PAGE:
The first was an interview with US Japan hand Michael Green, focused on the “comfort women” resolution, the title of which summarizes the interview fairly well: “Leave ‘comfort women’ to the historians.” The points made by Green are more or less the same points I made in two previous posts on the congressional resolution. He argues, “The US Congress’s involvement in this issue is a big mistake. In particular, for the Committee on Foreign Affairs there is a pileup of problems that should be dealt with, like North Korea’s human rights violations and the challenge of a rising China.” He also attributed Representative Honda’s eagerness to push for this resolution to Koreans resident in California, as well as to the entanglement of North Korea-sponsored anti-Japanese and anti-American NGOs.
Published on the same page is an article discussing the outline of contemporary US-Japan-China strategic triangle, with reference to the new Armitage-Nye Report. I mention the article because I found an interesting phrase contained within: “Kim Jong Hill [キム・ジョン・ヒル].” The “Hill” referred to is, of course, Christopher Hill, US assistant secretary of state and representative at the six-party talks. This is the first use I’ve seen of such a phrase in English or Japanese, and a quick Google search revealed nothing. It certainly made me laugh, but there’s a bit of truth in the quip.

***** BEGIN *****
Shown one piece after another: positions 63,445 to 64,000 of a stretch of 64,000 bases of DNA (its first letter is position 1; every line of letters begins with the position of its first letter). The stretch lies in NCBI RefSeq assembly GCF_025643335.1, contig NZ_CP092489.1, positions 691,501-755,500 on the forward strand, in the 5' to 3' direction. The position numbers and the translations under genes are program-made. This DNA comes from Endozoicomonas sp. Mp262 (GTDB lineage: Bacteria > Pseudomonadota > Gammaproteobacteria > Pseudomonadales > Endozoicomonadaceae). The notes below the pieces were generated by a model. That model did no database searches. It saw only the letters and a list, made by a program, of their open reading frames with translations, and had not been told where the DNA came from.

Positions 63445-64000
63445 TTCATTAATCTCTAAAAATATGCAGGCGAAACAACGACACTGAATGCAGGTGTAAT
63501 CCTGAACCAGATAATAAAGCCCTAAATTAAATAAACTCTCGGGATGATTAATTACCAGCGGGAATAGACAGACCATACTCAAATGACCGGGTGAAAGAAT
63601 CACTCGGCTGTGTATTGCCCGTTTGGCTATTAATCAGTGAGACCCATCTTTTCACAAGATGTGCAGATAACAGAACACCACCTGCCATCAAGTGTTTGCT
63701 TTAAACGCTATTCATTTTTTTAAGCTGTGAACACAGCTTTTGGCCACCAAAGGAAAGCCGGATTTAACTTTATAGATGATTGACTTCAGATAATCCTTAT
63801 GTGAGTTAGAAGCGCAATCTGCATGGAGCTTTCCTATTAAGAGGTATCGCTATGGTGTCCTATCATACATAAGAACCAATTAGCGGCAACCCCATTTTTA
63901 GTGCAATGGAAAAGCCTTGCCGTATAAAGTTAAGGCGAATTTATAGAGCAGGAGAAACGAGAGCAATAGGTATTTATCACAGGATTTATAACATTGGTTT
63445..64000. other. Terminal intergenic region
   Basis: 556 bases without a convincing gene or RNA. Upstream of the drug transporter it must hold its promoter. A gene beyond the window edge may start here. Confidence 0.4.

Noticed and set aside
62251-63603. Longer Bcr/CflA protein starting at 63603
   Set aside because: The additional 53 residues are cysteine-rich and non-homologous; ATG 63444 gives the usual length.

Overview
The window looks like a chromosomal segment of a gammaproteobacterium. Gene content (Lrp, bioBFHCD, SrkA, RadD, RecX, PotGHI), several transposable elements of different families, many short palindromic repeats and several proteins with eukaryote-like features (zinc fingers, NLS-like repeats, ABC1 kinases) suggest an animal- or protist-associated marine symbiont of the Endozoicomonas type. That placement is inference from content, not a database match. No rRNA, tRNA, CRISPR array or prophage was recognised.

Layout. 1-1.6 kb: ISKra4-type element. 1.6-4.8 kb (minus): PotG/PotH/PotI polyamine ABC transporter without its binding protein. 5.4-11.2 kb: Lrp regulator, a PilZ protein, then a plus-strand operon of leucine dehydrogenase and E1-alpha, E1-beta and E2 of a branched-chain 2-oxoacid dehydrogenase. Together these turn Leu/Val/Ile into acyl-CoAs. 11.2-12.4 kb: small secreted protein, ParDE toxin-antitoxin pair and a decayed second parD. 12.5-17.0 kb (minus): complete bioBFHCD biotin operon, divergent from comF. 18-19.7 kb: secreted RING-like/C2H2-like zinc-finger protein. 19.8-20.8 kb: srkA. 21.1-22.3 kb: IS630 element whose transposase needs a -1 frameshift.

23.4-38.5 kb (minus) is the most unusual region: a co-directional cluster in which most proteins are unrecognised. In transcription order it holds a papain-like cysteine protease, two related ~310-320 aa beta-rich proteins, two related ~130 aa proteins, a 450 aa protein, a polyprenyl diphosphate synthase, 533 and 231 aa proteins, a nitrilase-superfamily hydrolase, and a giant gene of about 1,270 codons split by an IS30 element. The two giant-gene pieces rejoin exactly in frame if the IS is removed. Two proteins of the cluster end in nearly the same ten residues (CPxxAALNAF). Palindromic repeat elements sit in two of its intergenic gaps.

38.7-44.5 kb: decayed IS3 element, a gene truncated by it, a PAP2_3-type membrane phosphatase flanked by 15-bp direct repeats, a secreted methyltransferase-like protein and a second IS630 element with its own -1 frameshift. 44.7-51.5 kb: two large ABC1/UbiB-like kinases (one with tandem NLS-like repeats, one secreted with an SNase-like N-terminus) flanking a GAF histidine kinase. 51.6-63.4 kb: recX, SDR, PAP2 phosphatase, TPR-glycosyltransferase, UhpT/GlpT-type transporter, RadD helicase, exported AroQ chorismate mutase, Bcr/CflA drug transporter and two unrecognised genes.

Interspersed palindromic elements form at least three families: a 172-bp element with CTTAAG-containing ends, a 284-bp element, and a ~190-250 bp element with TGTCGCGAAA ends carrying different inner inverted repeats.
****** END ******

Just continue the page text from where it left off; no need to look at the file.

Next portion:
In some ways, Hill — and the agreement he helped forge in Beijing — may be as indirectly harmful to Japan’s interests as Kim is directly harmful, because the six-party agreement, essentially made between the US and China over Japan’s head, forces Japan to choose between taking a stand on principle and isolating itself, or assenting to an agreement that does little to secure its interests. Of course, it’s not really fair for Japan to blame Hill or the US — the Bush administration is simply looking out for what it perceives to be US national interests.
Japan has no one to blame for its less-than-ideal decision except the Abe Cabinet, which has seemingly focused on the abductions issue to the exclusion of all else.